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DUIs are strict in California: Here's what you need to know

If you drive while under the influence of alcohol, you could face a DUI charge. If this is not your first offense or you harm others with your actions, you could end up facing a felony DUI charge.

You may not be aware of this, but California has some of the strictest DUI laws in the United States. A first offense alone will cost you up to $2,000 in fines and leave you in jail for at least 48 hours. Third or greater offenses within 10 years lead to up to 16 months in prison, over $18,000 in fines and an order to head to a local alcohol treatment program.

The penalties can be harsh regardless of the circumstances, but if you harm someone as a result of your drinking, you could face a felony. On top of the fines and criminal case, the family of those injured can also seek personal injury or wrongful death claims against you, which could cost you tens of thousands of dollars.

How long do you lose your license with a DUI in California?

A first-offense conviction results in the loss of your license for six months. You can lose it for two years for a second offense and up to 10 years for a third offense. It's possible to have your vehicle confiscated as well, which means that you'll be unable to drive or have someone else drive you using it unless you're able to pay to get it back.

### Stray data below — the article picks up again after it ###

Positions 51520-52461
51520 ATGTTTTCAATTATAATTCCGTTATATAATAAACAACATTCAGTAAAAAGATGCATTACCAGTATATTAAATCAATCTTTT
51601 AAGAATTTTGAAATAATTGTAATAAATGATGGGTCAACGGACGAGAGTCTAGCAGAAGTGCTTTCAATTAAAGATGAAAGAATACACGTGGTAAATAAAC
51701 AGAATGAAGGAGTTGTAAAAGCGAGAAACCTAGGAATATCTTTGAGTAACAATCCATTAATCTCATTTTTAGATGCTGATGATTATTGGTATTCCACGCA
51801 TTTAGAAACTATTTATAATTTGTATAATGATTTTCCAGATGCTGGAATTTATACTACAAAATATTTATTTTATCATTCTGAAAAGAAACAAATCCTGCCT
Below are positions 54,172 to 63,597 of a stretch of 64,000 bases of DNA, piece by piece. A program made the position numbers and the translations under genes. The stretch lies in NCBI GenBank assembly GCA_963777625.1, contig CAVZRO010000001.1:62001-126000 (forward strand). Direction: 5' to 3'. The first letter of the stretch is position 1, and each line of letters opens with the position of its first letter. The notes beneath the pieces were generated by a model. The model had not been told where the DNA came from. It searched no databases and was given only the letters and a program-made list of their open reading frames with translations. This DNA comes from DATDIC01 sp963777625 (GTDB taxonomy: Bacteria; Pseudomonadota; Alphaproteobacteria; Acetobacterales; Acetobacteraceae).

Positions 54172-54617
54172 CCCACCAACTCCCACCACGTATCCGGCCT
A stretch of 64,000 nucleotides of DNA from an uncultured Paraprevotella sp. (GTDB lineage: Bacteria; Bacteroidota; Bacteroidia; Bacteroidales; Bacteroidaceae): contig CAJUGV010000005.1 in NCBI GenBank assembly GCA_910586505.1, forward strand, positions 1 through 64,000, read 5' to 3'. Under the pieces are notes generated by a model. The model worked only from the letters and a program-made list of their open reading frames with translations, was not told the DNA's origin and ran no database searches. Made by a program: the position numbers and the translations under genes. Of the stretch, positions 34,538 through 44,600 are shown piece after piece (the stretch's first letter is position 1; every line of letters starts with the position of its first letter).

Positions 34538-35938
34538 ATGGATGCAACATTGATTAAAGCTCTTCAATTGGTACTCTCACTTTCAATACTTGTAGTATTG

All third offenses result in the mandatory use of an ignition interlock device, which will not allow you to turn on your vehicle if you have alcohol in your blood stream.

If you face a DUI charge, don't delay your defense

You need to begin defending yourself right away if you're facing a DUI charge. If you don't, you may find that more charges are added against you despite committing a single offense.

Your Fullerton attorney will take steps to make sure you're only facing the charges that are deserved and that you have a fair trial should it come to that. You attorney may be able to help you find alternative routes of resolving your case or be able to help you avoid going to prison if you are willing to go through drug or alcohol-treatment programs, in some cases. That's why it's essential to inform your attorney about the charges as soon as you can.

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